My Testimony (1)


A visiting preacher, Nick Cuthbert, reminded usrecentlyof something he first told us on the church weekend retreat in January 2012 - that we ought to 'tell our stories' to others. I think I ought to tell my story, following on from what was said. I am aware that, having been a follower of Christ for a long time, this could become very long indeed, and that it could be very boring. I shall try to condense those parts of the last fifty years which aren't directly relevant to this particular story - how and why I became a Christian.

I was brought up in a village in the Cumbrian countryside. My father was a nurseryman, and my mother a PE teacher. Consequently, my first few years were spent, mainly, outside. School came as a nasty shock! I was bullied, badly, from day one. I suppose initially because I was an obvious target - I so obviously hated being there! Cooped up in a big room, with a lot of other children, the only windows, like those in a church, having sills far too high up for a small child to see anything but sky, it was the antithesis of everything I'd experienced up to that point. I was brighter than most, and keen to learn. That seemed to set me apart from my peers too.

Fruits and Gifts (2)

Continuing on with the theme of the gifts and fruits of the spirit, I felt I wanted to say what's contained in this posting, but it seemed to confuse matters when I made it part of the previous post. So now I am, perhaps, going to be a little controversial. If we look at the characteristics of the forthcoming messiah as prophesied in the book of Isaiah:

A shoot will come up from the stump of Jesse;

from his roots a Branch will bear fruit. 

The Spirit of the Lord will rest on him -
the Spirit of wisdom and of understanding,

 the Spirit of counsel and of power,

 the Spirit of knowledge and of the fear of the Lord -
and he will delight in the fear of the Lord.
Isaiah 11:1-3

The Roman Catholic Church derives a set of seven 'spiritual gifts' from this list of attributes: wisdom, understanding, counsel, fortitude, knowledge, piety, and awe (fear of the Lord). They appear to me to be related, at least in tone, to the ‘Fruits of the Spirit’, as set out by Paul in his letter to the churches in Galatia:

Fruits and Gifts (1)

This thought stems from a remark made by a very dear friend, Suzie, in a text message. I had got myself in a bit of a state over something, and she sent a verse of scripture to me:

Cast all your anxiety on him because he cares for you. 1 Peter 5:7

This seemingly small thinghadenabled me to get things back in perspective - naturally, I thanked her and God. In response she said: "I feel I'm just learning to let God work through me for the first time in my life, and it just feels right by God. It's amazing. God is amazing, but in a very quiet and normal way."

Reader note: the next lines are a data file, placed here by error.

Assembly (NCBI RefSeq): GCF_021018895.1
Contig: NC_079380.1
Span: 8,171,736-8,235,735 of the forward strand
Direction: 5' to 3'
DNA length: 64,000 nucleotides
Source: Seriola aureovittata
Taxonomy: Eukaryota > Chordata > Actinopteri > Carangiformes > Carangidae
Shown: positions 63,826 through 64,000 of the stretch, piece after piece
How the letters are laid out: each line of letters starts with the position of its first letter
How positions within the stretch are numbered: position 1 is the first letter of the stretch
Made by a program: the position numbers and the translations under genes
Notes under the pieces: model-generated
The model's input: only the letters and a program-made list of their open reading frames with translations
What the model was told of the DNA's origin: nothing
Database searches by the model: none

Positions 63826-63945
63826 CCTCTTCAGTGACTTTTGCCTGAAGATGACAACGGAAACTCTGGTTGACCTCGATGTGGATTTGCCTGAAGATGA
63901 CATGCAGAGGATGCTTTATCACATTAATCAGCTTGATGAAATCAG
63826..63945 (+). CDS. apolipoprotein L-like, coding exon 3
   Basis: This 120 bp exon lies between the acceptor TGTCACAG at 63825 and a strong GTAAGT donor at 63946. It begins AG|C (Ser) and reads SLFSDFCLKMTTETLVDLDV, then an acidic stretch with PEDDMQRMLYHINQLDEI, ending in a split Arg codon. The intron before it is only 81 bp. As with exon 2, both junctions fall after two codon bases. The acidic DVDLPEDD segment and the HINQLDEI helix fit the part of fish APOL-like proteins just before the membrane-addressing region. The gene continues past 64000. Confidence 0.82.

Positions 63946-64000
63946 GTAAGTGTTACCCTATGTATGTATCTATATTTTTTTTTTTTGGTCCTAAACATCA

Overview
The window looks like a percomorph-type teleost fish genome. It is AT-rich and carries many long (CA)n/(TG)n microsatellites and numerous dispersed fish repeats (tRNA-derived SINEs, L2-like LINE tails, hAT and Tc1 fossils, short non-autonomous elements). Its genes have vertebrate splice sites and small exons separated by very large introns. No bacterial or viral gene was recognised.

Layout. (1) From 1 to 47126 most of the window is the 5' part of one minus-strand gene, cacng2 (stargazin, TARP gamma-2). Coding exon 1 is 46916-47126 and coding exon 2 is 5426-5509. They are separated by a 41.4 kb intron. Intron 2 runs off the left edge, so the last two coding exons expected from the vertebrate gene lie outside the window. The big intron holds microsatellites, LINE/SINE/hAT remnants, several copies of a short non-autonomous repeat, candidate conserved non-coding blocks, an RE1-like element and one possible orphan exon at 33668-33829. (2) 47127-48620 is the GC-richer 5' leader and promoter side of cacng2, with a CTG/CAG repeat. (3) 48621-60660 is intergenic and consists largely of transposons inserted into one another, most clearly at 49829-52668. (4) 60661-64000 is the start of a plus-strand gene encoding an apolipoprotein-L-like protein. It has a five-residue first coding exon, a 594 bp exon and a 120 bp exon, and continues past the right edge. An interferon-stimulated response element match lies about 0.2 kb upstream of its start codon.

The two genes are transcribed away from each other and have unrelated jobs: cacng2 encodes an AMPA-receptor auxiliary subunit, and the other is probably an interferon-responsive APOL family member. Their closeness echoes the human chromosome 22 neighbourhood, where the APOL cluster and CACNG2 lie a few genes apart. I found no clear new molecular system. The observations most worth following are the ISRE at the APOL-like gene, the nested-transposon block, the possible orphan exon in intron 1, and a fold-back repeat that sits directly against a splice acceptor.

That made me stop to think. The first thought that came to mind concerned the 'still, small voice' - first of all in a portion of scripture:

The Lord said, "Go out and stand on the mountain in the presence of the Lord, for the Lord is about to pass by." Then a great and powerful wind tore the mountains apart and shattered the rocks before the Lord, but the Lord was not in the wind. After the wind there was an earthquake, but the Lord was not in the earthquake. After the earthquake came a fire, but the Lord was not in the fire. And after the fire came a gentle whisper. When Elijah heard it, he pulled his cloak over his face and went out and stood at the mouth of the cave. Then a voice said to him, "What are you doing here, Elijah?" 1 Kings 19:11-13

If you're too busy...

There's a saying in evangelical Christian circles which goes like this: if you're too busy to pray, you're too busy. What that means is that if you get so busy that you can't find time to spend some time 'spending time with God' - reading the bible, talking to God and sitting listening for the 'still small voice', then you are definitely doing too much.

I'm in an odd place. I've been praying plenty, but a few days ago, whilst spending a little time sitting in the garden trying to enjoy the nice weather I realised that far too much of my prayer life recently has been spent talking - mainly praying for others - and far, far, too little spending time with God on my own behalf. That means that my spiritual 'walk with God' has suffered and that, in turn, has given rise to a 'disgruntlement' with life in general. Nothing quite seems to satisfy, and I can't seem to settle to doing things. When I do manage, they seem hollow and pointless - whether they're 'jobs' or things I'm supposedly doing to relax.

Right Or Wrong?

One of my friends posted this link to his FaceBook page:


For those who can’t or don’t want to listen, a young woman asks Richard Dawkins “What if you’re wrong?” He, in my opinion typically, avoids the question, assumes that the young woman is a Christian (which she hasn’t stated) and then proceeds to sneer at her supposed belief as an accident of birth and ends by saying “What if you’re wrong about the Great JuJu at the bottom of the sea?” The clip ends with loud cheers from his supporters. It’s a masterful, yet unedifying, performance, and I feel sorry for the young woman, who must surely have felt mocked.

She might be wrong. I might be wrong - I often am, about all kinds of things. Dawkins might be wrong too. My friend says that he thinks Dawkins was trying to illustrate how pointless the question is, and that, in this life we can never truly know whether we are right on these fundamental questions. I can’t deny that. I can’t be as certain about my opinion on these fundamental questions as I am about the fact that I’m sitting on a chair now, typing these words into my iMac.

Copyright Phil Hendry, 2022